Solidarity march against anti-Semitism, acts of hate

People take part in a march crossing the Brooklyn Bridge in solidarity with the Jewish community after recent string of anti-semitic attacks throughout the greater New York area, on Sunday, Jan. 5, 2020 in New York.  (AP Photo/Eduardo Munoz Alvarez)
People take part in a march crossing the Brooklyn Bridge in solidarity with the Jewish community after recent string of anti-semitic attacks throughout the greater New York area, on Sunday, Jan. 5, 2020 in New York.  (AP Photo/Eduardo Munoz Alvarez)
People take part in a march crossing the Brooklyn Bridge in solidarity with the Jewish community after recent string of anti-semitic attacks throughout the greater New York area, on Sunday, Jan. 5, 2020 in New York.  (AP Photo/Eduardo Munoz Alvarez)
People take part in a march crossing the Brooklyn Bridge in solidarity with the Jewish community after recent string of anti-semitic attacks throughout the greater New York area, on Sunday, Jan. 5, 2020 in New York.  (AP Photo/Eduardo Munoz Alvarez)

NEW YORK — Throngs of demonstrators joined by elected officials walked solemnly across the Brooklyn Bridge in a solidarity march Sunday against anti-Semitism and all acts of hate.

The “No Hate, No Fear" march was organized by New York's Jewish community in the wake of recent anti-Semitic attacks, including a knife attack at a Hanukkah celebration north of New York City that left five people wounded and a fatal shootout at a kosher grocery in Jersey City, New Jersey.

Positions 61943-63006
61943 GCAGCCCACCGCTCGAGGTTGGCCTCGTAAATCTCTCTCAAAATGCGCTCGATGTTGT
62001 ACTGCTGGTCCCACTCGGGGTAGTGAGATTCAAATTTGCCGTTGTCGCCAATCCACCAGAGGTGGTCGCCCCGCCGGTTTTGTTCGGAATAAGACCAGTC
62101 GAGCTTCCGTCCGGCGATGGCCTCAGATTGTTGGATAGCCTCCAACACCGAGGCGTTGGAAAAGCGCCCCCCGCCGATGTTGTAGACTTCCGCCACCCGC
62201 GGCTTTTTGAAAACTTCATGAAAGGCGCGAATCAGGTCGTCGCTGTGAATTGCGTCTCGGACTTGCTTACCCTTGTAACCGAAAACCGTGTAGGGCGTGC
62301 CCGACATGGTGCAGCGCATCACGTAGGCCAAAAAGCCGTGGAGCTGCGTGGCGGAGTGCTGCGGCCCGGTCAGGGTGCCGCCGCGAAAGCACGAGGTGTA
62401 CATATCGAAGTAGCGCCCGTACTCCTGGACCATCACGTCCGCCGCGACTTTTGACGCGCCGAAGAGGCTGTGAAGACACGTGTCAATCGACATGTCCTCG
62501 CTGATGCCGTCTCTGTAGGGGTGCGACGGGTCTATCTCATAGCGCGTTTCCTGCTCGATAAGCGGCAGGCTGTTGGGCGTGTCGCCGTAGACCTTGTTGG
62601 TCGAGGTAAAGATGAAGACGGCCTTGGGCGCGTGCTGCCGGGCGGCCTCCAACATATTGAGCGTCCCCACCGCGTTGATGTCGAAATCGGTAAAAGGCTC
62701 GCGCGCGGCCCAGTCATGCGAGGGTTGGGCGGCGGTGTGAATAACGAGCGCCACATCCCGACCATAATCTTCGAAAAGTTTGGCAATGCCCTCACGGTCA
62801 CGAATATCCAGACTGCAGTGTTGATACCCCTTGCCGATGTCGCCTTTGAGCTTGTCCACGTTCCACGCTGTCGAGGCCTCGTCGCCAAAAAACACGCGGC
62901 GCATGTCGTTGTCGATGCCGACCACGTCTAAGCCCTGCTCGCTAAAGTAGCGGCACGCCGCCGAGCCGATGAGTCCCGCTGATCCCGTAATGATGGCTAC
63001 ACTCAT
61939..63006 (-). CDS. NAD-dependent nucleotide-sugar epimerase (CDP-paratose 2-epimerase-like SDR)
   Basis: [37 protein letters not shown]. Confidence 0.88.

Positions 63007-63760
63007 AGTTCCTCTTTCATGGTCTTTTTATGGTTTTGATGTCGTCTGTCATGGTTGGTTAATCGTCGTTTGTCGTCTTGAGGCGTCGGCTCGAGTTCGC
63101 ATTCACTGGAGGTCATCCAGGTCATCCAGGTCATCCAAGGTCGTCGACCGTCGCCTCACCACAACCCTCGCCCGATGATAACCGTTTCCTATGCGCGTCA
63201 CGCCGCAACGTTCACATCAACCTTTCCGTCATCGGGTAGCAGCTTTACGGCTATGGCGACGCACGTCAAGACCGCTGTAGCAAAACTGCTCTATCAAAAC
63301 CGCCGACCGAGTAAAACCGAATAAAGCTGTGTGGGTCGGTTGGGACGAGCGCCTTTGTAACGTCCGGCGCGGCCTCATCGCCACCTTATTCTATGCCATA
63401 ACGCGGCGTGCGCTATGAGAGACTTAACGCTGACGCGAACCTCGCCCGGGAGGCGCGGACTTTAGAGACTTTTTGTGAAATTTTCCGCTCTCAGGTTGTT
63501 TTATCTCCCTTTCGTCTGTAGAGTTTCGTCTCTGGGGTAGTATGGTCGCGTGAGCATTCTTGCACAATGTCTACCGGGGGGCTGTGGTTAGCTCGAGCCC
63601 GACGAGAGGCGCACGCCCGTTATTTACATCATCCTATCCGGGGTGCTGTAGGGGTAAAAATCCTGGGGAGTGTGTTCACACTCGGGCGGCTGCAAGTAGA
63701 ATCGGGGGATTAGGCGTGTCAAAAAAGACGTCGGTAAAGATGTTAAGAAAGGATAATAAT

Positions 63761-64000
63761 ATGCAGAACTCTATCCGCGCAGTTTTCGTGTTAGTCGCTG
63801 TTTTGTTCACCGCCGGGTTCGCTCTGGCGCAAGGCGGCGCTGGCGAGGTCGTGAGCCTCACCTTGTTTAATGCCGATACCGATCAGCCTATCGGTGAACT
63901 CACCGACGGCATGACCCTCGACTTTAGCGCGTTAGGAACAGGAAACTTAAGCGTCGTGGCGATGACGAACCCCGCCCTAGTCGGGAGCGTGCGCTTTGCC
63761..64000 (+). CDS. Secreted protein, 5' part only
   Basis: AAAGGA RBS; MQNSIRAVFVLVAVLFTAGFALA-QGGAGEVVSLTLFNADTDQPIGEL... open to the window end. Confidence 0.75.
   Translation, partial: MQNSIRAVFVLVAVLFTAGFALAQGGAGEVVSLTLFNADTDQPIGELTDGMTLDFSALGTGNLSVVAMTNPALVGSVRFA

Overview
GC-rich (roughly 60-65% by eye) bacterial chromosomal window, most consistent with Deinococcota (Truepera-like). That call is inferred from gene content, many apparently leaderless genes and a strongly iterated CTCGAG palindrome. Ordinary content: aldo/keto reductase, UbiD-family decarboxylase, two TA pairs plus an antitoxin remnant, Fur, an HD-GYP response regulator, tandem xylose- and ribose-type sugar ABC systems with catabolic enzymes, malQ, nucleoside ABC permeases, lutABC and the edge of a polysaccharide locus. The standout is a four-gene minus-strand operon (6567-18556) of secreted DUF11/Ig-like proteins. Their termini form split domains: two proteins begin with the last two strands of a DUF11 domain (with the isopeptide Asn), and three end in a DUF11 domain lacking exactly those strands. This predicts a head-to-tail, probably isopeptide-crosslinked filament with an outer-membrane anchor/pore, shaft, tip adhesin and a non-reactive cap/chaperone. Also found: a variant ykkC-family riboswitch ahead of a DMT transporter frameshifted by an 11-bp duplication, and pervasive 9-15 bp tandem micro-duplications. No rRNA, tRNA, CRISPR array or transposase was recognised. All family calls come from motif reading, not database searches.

The crowds of participants jammed the streets in lower Manhattan as they waited their turns to get across the bridge.

“It is wonderful that we are doing this and sad that we still have to do it," said Claudia Stoller, 31, of Manhattan. “But it was never lost on me that the Jewish community could always be targeted and should always be ready to be strong.”

Marchers carried signs saying “No hate in our state" and “Always here without fear."

Among the elected officials at the march were New York Gov. Andrew Cuomo, New York City Mayor Bill de Blasio, and U.S. Sens. Charles Schumer and Kirsten Gillibrand.

“Discrimination, racism, anti-Semitism, is repugnant to every value that New Yorkers hold dear, and repugnant to every value that this country represents,” Cuomo said as he lauded the crowd of several thousand that turned out in support of the march.

Cuomo, a Democrat, announced a state grant program that gives out funding to improve security measures against hate crimes at religious-based organizations would have an additional $45 million available, and said a state hotline had been created for people to call if they experience discrimination.

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